Election 2018FeaturedNews

A week into voting, Colorado primary ballots begin to trickle in

Author: Ernest Luning - June 12, 2018 - Updated: June 12, 2018

A pedestrian talks on a mobile telephone as he hands his ballot to election judge Sheila Keightley as voters drop off their ballots in the state primary election at a drive-in site outside the city's election commission headquarters Tuesday, June 28, 2016, in Denver. (AP Photo/David Zalubowski)In this file photo, a pedestrian hands his ballot to an election judge at a drive-in site outside election division headquarters Tuesday, June 28, 2016, in Denver. (AP File Photo/David Zalubowski)

One week after ballots started going out in the mail to Colorado’s 3.28 million active registered voters, nearly 38,000 have been returned to election officials, Secretary of State Wayne Williams announced Monday.

The ballots logged so far — in what election officials stressed is a very preliminary report — account for just over 1 percent of active voters, with 15 days remaining before ballots must be received by county clerks at 7 p.m. June 26.

It’s the first election to allow Colorado’s 1.2 million unaffiliated voters to cast a ballot in either the Democratic or Republican primary, and officials and candidates are anxious to find out how many will participate in which primary — but that data could remain a mystery until the votes are counted, officials said.

It’s likely that tens of thousands of ballots have been mailed by voters but not yet delivered to clerks, or were put in drop-off boxes but not yet retrieved, election officials said. Many of the ballots included in Monday’s report were cast by military and overseas voters, whose ballots were mailed out a month ago and have been arriving by return mail for weeks.

By Monday morning, clerks reported receiving 37,661 ballots — including ballots cast at vote centers, received at 24-hour drop-off locations and sent by mail.

Of those, 15,982 were cast by Republicans, 14,737 were cast by Democrats, and 6,942 came from unaffiliated voters, who received both major parties’ primary ballots in the mail but can only vote one of them.

The figures released by the secretary of state don’t indicate how many unaffiliated voters cast Democratic ballots and how many cast Republican ballots. Election officials told Colorado Politics that those numbers probably won’t be available statewide until votes are counted, though some counties might report their totals earlier.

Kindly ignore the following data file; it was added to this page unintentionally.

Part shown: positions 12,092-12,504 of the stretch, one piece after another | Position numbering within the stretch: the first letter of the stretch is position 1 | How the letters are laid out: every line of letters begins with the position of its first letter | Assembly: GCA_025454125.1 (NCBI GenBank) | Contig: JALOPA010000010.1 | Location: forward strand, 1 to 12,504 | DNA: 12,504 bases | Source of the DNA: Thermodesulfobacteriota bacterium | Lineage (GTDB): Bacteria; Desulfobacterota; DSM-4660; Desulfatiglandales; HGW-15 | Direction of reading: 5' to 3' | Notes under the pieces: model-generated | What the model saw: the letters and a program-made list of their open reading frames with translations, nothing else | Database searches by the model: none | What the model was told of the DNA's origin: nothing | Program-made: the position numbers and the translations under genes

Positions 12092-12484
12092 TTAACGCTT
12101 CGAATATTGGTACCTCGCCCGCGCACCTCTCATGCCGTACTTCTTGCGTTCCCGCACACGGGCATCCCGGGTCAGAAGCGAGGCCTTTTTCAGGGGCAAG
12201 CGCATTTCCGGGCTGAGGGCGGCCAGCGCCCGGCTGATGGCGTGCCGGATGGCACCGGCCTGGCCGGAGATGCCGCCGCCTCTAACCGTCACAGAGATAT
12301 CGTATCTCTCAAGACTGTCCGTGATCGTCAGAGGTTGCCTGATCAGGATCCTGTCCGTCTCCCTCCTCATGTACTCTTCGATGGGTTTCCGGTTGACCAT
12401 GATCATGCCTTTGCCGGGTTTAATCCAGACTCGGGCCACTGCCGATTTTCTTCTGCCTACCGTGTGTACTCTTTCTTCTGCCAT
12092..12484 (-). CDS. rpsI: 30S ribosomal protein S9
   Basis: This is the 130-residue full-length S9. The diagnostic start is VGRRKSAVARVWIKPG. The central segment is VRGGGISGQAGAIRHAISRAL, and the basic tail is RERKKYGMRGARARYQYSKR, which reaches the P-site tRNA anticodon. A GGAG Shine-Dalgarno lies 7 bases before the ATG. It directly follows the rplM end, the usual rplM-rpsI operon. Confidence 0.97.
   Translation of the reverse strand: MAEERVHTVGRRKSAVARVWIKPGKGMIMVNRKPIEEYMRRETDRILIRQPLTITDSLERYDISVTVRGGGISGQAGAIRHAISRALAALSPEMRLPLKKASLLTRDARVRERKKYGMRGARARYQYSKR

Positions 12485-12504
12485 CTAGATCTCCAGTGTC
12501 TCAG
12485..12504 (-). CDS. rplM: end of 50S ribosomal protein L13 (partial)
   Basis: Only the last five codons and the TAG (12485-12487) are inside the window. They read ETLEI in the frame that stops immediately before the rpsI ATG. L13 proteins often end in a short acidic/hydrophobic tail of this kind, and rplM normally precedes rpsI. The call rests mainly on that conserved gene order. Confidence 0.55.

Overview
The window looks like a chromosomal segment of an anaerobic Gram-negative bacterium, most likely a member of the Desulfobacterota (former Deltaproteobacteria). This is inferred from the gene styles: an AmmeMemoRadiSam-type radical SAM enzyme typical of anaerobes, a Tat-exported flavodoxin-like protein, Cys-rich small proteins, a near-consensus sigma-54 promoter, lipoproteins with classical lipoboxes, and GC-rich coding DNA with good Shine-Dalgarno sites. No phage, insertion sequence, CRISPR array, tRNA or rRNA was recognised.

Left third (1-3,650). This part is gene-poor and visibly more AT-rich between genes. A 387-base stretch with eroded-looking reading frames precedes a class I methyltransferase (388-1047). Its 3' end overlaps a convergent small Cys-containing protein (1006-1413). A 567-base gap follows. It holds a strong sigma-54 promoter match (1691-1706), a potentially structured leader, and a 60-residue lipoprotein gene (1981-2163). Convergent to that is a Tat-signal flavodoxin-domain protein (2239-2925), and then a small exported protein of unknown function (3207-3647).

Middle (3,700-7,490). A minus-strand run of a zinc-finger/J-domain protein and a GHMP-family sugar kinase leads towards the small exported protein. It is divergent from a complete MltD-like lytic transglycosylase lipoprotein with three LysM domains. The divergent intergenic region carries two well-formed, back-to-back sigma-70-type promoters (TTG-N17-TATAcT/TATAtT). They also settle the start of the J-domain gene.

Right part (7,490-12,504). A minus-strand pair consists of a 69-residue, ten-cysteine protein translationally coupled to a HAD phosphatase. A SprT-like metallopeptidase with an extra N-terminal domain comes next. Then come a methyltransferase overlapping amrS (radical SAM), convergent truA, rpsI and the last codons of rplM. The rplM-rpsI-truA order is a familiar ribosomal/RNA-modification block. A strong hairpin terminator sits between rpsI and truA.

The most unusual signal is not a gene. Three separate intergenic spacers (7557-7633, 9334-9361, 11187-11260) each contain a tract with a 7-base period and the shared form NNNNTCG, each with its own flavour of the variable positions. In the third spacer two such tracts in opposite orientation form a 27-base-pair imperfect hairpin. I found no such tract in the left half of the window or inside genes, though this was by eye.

In a release, Williams reminded unaffiliated voters they’ll receive two ballots but can only vote one of them. If unaffiliated voters return both the Democratic and Republican ballot, they’ll both be thrown out, he said.

Colorado voters are facing the most crowded primary ballot in memory, with four candidates from each major party running for governor, as well as contested primaries for state treasurer, attorney general and congressional and legislative seats across the state.

In the 2016 primary, 644,723 voters cast ballots, for a turnout of 21.38 percent — typical for recent primaries. The highest turnout in the last decade was in 2010, when both parties featured hotly contested U.S. Senate primaries. That year, turnout was 32.36 percent, with 774,071 voters casting ballots.

El Paso County voters had returned the most ballots, according to Monday’s report, followed by Arapahoe and Denver counties. Mesa County had the next-highest number of returns.

Election officials cautioned against reading much at all into the initial reports, however, because the counties are all handling ballots differently — some smaller counties haven’t begun processing their ballots, for instance.

Voters can update their registration, check out sample ballots, determine whether to expect a mail ballot and find places to vote in person or where to drop off ballots at www.govotecolorado.com.

Ernest Luning

Ernest Luning

Ernest Luning is a political correspondent for Colorado Politics. He has covered politics and government for newspapers and online news sites in Colorado for more than 25 years, including at the Highlands Ranch Herald, the Jefferson Sentinels chain of community newspapers and the Aurora Sentinel, where he was the city hall and cops reporter. After editing the Aurora Daily Sun, he was a political reporter and blogger for The Colorado Independent site. For nearly a decade, he was a senior political reporter and occasional editor at The Colorado Statesman before the 119-year-old publication merged with Colorado Politics in 2017.